The genesis of our school’s transgender medicine curriculum, and its placement within the basic science medical school coursework, was sparked by a memorable conversation with a former medical student. This inquisitive student had attended a panel presentation where members of the LGBT community told anecdotes about their experiences interacting with health care professionals. At our institution, the panel discussion had been the most widespread pedagogical approach to “training” medical students to handle clinical encounters with members of the LGBT community. While this personal touch was undoubtedly memorable for many students, it lacked the medical science foundation that would force students to reconcile and apply their science knowledge to a transgender patient population.

A patient’s gender is just one of the many puzzle pieces a clinician must understand to make an informed health care decision.

Perhaps recognizing this omission, after the panel discussion ended, a student asked me whether a transgender man, opting for gender-affirming hormone therapy, was at an increased risk for cardiovascular disease. The student recalled androgen’s action on the body and the cardioprotective effects of estradiol, and attempted to reconcile those facts with the sex steroid status of a transgender male. Although I had personally taught the physiology of sex steroids, I did not know the answer to the question. On the spot, the best answer I could come up with was to hypothesize that there may be a different response by the cardiovascular system of a cisgender male prescribed androgen for clinically low testosterone and a transgender male taking androgen for gender-affirming hormone therapy.

Thus began a domino effect of discussions and meetings, beginning with a search for an answer to this initial question, and ending with a search for a physician collaborator to create a more robust transgender medicine curriculum at the medical school. The result was to create a curriculum that centers on treating gender as another variable to consider when practicing personalized medicine. Naturally, another curricular centerpiece was a deep-dive into transgender medicine to fill in the gaps in students’ medical science knowledge. This approach was powerful because it fulfilled preclinical students’ desire to learn medical science, and thus met them “where they are,” in addition to establishing an understanding about the sociocultural issues surrounding access to health care and communicating with transgender patients in a respectful way.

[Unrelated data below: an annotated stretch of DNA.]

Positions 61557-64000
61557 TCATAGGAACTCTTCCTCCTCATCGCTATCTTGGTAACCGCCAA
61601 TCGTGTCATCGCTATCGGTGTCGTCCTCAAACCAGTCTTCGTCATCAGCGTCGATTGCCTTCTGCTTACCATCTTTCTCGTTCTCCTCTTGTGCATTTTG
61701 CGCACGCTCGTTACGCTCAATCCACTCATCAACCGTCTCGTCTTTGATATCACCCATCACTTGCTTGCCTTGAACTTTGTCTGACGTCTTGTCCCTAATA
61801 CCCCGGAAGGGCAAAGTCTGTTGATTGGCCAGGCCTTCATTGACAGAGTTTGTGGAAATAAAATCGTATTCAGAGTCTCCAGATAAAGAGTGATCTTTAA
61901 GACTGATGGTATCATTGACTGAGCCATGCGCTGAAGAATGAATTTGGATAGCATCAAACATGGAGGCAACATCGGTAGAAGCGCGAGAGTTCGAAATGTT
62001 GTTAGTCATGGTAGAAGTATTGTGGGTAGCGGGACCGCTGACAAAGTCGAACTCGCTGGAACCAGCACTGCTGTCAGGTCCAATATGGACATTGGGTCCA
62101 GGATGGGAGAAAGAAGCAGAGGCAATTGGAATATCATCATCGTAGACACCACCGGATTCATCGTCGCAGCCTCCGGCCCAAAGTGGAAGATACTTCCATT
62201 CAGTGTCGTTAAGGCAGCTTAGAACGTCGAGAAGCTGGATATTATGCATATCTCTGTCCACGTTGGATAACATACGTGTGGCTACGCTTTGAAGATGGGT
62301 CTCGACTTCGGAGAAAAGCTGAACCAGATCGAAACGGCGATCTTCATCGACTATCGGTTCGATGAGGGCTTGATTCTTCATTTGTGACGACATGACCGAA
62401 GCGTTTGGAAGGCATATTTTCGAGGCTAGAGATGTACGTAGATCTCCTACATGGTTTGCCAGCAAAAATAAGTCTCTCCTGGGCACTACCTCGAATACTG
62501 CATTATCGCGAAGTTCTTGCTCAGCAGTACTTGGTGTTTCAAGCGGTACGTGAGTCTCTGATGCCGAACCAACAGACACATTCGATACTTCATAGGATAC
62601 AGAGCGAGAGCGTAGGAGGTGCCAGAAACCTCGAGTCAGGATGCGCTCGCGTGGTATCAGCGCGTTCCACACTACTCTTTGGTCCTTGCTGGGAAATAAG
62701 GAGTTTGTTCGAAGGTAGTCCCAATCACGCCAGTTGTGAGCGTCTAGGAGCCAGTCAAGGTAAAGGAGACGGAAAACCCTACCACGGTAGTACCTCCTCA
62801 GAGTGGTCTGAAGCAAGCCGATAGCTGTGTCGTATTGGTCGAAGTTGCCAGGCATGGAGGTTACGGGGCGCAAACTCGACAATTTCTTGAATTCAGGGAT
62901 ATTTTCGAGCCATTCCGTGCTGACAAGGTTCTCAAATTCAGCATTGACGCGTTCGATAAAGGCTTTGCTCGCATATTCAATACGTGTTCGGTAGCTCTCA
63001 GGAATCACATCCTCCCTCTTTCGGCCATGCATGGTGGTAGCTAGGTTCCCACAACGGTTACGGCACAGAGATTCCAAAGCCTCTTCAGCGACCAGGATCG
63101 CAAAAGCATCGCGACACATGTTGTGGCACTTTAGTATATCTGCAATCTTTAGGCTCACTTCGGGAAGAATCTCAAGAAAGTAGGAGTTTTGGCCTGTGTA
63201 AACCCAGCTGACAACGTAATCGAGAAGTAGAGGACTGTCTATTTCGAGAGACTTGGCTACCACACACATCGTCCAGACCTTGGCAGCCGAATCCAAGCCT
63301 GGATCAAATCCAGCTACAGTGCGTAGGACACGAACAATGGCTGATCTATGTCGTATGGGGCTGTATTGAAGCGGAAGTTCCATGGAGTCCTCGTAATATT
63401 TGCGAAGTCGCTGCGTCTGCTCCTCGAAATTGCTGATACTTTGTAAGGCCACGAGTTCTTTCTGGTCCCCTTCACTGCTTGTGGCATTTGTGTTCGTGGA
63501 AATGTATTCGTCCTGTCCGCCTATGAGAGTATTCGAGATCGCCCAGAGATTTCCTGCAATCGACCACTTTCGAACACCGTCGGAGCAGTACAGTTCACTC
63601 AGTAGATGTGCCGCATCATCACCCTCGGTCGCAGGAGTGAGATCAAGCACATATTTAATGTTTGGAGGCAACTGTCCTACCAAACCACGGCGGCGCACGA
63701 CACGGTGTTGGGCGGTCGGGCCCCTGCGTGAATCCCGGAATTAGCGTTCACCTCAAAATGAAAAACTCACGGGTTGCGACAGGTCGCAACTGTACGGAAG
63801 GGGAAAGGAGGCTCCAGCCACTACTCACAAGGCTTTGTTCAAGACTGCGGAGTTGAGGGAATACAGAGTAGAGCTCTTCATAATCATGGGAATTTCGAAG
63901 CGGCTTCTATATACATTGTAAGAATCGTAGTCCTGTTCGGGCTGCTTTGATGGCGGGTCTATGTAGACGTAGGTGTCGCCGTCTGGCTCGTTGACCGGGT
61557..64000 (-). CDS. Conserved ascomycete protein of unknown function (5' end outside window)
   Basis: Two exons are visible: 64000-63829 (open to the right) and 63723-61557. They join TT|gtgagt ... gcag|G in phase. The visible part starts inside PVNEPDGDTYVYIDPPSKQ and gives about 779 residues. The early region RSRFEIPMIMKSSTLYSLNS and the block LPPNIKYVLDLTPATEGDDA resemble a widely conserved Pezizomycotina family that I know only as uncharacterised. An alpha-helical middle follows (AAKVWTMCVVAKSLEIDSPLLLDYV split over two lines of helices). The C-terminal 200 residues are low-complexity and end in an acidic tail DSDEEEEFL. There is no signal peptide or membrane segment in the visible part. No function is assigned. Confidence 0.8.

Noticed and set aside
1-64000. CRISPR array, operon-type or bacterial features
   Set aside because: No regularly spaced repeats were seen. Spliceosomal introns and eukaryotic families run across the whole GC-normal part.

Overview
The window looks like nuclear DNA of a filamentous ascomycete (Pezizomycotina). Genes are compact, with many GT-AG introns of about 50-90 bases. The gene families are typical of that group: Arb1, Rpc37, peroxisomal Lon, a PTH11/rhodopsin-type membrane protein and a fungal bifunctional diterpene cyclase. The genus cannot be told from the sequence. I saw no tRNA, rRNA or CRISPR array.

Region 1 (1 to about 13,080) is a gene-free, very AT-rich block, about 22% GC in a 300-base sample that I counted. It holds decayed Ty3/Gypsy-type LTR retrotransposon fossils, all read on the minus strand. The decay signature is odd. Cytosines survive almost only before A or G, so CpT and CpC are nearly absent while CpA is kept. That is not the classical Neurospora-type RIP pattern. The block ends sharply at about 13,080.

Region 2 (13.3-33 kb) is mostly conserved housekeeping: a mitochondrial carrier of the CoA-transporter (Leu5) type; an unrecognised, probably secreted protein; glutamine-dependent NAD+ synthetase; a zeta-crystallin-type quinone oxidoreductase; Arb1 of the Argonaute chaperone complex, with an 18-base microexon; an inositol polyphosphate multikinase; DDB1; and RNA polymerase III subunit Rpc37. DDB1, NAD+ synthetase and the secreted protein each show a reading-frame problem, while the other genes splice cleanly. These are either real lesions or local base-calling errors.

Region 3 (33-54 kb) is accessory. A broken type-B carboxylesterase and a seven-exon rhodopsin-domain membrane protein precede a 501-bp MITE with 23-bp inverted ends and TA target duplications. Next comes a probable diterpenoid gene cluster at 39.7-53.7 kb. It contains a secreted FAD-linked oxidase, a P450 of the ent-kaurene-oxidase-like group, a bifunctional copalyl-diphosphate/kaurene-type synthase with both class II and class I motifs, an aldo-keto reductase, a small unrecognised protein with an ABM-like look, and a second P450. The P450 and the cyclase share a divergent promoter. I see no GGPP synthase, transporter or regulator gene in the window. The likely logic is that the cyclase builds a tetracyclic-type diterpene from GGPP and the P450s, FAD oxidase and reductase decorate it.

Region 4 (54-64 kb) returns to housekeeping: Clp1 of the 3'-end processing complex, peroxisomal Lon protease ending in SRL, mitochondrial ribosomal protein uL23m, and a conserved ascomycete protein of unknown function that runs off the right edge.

Widespread adoption of a similar curriculum nationwide may result in an entire generation of physicians with the compassion and aptitude to care for transgender patients. Ideally, success in this arena could be measured by the lack of a need for separate health care clinics for LGBT patients. Stated another way, success would allow all patients to seek care from any provider with the confidence that their physician was trained to understand their personalized needs.

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Aaron Marshall, Ph.D.

Dr. Marshall is an Associate Professor of Medical Education and Course Director at the University of Cincinnati College of Medicine with 6+ years of experience developing curricula and assessment tools for the medical school. Current scholarship focuses include developing innovative curricula and applying modern teaching methods to the preclinical medical school courses covering endocrine and reproductive systems.